British B&B becomes an unlikely site of a ‘pilgrimage’ for fans of anime ‘Kin-iro Mosaic’

by Imogen Pullan

Kyodo

Tucked away down a leafy country lane 160 kilometers west of London, Fosse Farmhouse looks like any other picturesque Cotswolds bed and breakfast with its honey stone facade and tranquil garden.

It also happens to have become “holy ground” for Japanese fans of the anime “Kin-iro Mosaic,” some of whom travel from as far away as Sydney to stay in the British farmhouse featured on the show.

Based on the original manga series of the same name, the anime tells the story of schoolgirl Shinobu Omiya, who travels to Britain for a homestay and befriends Alice Cartelet, who later joins her at high school in Japan.

Since the anime was first broadcast in 2013, owner Caron Cooper has started receiving up to six bookings each week from fans — typically male, and between the ages of 18 and 60 — who want to see the places featured in the show and copy the characters.

The fans begin their stay by jumping over the threshold of the house without taking off their shoes, just like Shinobu, and replicate her visit in other ways by baking scones for afternoon tea and touring the local towns.

Another essential part of the visit is all about keeping up with the other fans: signing the guestbook and having a look at all the show memorabilia Cooper has received, including pillows signed by the show’s voice actresses.

“The majority of my guests have never been outside Japan before,” Cooper says. “They visit England because of the animation … it’s almost like a pilgrimage.”

Because most of the fans have limited holidays, they can often only come to England for a maximum of five days.

“One Japanese fan flew from Sydney just to come here for two days and then flew home again,” she says. “He spent more time on the plane (than here)!”

Despite their arduous journey, Cooper says fans are never disappointed by their visit because the show’s producers made sure the farmhouse looks exactly the same onscreen as in real life, down to the minutest detail.

“I thought it was unbelievable,” she says about seeing the show for the first time. “I’ve never seen anything that was so realistic. I mean everything, the tablecloths, the horses in the garden, the color of the door … the detail is really extraordinary.”

The anime has even inspired fans from outside Japan to make the trip. Xinyu Lou, a university student from Shenzhen, China, said he had walked for more than two hours from the nearest station for a one-day visit at the B&B.

“China is quite different from Japan and England. I wanted to come here to feel what the characters feel,” he says.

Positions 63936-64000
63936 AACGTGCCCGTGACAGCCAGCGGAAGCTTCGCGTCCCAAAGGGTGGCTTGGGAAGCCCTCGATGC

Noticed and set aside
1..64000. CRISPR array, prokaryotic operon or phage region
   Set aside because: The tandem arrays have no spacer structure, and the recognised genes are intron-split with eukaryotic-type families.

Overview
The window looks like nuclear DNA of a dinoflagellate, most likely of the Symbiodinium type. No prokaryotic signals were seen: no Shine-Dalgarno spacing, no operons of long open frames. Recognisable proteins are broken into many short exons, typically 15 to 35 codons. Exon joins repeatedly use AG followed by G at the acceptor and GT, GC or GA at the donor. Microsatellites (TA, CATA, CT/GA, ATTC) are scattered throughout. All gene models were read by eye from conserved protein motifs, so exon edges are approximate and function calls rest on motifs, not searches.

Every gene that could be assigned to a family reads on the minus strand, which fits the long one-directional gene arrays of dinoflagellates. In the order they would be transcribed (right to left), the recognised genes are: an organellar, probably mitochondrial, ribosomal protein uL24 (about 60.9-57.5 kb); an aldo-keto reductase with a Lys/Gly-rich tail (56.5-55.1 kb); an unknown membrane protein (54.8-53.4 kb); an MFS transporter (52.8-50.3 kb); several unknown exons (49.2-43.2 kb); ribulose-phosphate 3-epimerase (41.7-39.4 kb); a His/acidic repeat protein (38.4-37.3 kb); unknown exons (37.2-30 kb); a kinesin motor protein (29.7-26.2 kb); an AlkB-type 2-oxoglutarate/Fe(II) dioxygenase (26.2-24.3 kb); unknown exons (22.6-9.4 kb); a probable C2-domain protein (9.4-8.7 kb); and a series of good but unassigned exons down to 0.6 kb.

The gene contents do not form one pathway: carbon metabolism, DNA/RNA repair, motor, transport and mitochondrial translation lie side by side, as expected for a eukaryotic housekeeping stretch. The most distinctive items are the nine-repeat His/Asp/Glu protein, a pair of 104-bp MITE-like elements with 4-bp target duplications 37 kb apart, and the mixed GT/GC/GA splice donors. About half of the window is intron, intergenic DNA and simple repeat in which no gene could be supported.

Xinyu explains he was the only student from his institute to study in Britain over the summer, solely because he wanted to visit the places featured in his favorite Japanese anime shows.

Behind the twist of fate that made Fosse Farmhouse, which was built in the 1700s, the setting of an anime series is the even more extraordinary tale of the first time Cooper was big in Japan.

In 1989, Cooper ran an antiques stall at a market in London where she met Shozo and Yasuko Mitani, a Japanese couple who were setting up a British-style guesthouse in Nagano Prefecture.

Striking up a friendship, Cooper invited the couple to visit her farmhouse. Modelling many parts of their B&B guesthouse after Fosse Farmhouse, the couple later started to recommend Cooper’s B&B to their visitors in Japan as their own place gained in popularity.

A popular women’s magazine did a feature on the Mitani guesthouse in Japan, and later a story on Cooper’s B&B.

Japanese tourists then began descending on Fosse Farmhouse in the early 1990s and liked it so much it won a prize in a competition alongside Harrods.

The British Embassy invited Cooper to visit Tokyo and make afternoon tea for members of the Japanese royal family including Prince and Princess Mikasa, who then decided to spend three days at her B&B when they traveled to Britain with their daughter on a private visit.

Without this previous experience, the creator of the manga series would never have found her farmhouse, Cooper believes.

“(The Mitanis) are the only reason that any of this happened. If I’d just sold my antiques and they had walked away, I would never have had that connection with Japan,” she says. “I was happy being an antiques dealer. The last thing on my mind was that I would be entertaining the (Japanese) royal family here.”

For more information on Fosse Farmhouse, visit www.fossefarmhouse.com.